30 minutes

After completing the Day 2 portion of the lab, I have students jigsaw with members from other groups, forming new groups of 4 students. In these new groups, they each share the results of their Lipstick Chemical Analysis Data Sheet. They will compare the data they collected for accuracy. If they feel that they got very different results from another group, they will consult 2-3 people from other groups and compare to their results, so that they can determine which is the most accurate.

Once each group fees they have the most accurate data, they will work together (still in their new groups) to determine the suspect, based on the lip print and the type of lipstick that was used.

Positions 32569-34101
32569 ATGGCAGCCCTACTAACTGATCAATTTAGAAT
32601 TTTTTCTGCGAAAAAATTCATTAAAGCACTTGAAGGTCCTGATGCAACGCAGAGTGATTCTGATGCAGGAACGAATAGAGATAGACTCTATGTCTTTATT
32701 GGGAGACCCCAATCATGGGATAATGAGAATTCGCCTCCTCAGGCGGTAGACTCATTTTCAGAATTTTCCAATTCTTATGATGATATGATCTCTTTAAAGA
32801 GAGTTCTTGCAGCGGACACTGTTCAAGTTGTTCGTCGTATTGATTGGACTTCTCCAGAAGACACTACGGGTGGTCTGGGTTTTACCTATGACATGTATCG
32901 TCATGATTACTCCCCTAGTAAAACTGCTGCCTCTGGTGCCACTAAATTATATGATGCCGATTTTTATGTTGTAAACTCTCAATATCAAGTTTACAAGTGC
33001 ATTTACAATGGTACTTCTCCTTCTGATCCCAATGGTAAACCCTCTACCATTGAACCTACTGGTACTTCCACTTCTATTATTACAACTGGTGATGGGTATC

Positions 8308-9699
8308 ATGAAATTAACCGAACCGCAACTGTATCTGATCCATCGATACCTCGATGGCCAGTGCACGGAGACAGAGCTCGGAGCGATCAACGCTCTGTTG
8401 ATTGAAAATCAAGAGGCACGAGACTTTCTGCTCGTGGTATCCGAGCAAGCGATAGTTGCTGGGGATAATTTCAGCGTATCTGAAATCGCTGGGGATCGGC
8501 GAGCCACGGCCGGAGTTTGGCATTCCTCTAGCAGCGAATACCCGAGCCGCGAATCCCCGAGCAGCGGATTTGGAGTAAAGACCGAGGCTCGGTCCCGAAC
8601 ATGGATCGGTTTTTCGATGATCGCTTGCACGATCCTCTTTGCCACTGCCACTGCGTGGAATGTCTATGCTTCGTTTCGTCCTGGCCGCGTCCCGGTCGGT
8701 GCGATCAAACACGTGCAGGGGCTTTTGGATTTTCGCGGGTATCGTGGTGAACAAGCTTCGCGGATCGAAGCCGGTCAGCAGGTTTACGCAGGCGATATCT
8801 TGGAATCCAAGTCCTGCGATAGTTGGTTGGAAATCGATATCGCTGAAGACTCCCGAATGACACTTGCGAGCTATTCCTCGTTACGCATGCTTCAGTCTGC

After students have finished, they may use Q-tips to collect some lipstick from the tube and place it on their lips to practice making and comparing their own lip prints to those of their teammates.


10 minutes

Students will easily be able to create and analyze their lip prints, but it is almost inevitable that someone will ask, "What if the suspect is a guy? They don't wear lipstick."  To help them understand how to get lip prints from someone who may not wear lipstick, I play the Lip Prints video:

After watching the video, I ask students to consider what might be left behind if the suspect is not wearing lipstick or lip balm, as shown in the video. After giving some think time, I explain that lip prints can also be recorded by:

  • Photographing the suspect′s lips.
  • On a non-porous flat surface such as a mirror they can be photographed, enlarged and overlay tracings made of the grooves.